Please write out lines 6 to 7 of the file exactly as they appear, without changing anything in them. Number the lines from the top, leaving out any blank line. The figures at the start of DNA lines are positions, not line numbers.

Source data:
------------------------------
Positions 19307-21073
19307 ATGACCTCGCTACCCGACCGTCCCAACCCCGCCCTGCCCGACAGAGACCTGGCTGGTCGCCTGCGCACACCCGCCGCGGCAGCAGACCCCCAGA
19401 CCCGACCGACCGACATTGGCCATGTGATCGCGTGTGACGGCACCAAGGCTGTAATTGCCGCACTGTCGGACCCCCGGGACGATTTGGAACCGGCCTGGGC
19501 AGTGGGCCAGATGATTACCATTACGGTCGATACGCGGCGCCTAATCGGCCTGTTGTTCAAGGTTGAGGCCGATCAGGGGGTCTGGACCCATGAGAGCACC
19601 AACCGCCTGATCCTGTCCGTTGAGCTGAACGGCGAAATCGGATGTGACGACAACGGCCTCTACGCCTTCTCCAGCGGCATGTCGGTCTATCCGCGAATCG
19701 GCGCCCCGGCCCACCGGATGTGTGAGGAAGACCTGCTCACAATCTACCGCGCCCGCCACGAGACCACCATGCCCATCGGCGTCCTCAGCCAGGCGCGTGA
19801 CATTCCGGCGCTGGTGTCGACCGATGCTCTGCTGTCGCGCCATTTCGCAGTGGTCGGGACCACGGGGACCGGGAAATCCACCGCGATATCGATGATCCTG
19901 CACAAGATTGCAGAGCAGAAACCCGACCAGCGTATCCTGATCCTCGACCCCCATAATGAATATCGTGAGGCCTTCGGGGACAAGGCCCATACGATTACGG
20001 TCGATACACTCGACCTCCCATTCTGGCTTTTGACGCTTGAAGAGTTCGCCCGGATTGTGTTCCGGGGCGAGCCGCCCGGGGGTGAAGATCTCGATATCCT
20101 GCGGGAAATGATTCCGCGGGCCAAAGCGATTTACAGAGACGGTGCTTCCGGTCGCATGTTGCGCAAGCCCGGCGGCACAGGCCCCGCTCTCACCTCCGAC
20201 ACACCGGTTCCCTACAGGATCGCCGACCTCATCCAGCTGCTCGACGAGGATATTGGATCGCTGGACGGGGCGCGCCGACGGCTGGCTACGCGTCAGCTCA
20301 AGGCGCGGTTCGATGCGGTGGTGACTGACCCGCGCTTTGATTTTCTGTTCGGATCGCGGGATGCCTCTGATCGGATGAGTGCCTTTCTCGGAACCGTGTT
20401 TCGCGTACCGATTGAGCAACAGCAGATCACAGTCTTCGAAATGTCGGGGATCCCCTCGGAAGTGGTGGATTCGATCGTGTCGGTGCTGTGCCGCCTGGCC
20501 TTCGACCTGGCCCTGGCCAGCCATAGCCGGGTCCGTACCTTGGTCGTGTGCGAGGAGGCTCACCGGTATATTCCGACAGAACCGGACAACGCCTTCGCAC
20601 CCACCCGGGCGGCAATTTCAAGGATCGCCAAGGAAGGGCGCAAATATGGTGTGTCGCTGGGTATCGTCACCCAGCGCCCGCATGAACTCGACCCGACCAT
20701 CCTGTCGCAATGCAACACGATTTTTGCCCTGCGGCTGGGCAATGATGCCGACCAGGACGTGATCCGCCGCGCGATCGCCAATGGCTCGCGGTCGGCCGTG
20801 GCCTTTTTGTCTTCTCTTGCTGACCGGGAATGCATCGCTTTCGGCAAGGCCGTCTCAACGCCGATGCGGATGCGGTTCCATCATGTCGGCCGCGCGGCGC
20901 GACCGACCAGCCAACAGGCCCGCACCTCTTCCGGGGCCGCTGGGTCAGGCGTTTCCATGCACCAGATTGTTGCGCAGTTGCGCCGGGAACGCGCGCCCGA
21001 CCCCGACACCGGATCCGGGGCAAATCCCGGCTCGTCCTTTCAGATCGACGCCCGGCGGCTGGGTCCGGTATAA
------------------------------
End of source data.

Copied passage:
19701 GCGCCCCGGCCCACCGGATGTGTGAGGAAGACCTGCTCACAATCTACCGCGCCCGCCACGAGACCACCATGCCCATCGGCGTCCTCAGCCAGGCGCGTGA
19801 CATTCCGGCGCTGGTGTCGACCGATGCTCTGCTGTCGCGCCATTTCGCAGTGGTCGGGACCACGGGGACCGGGAAATCCACCGCGATATCGATGATCCTG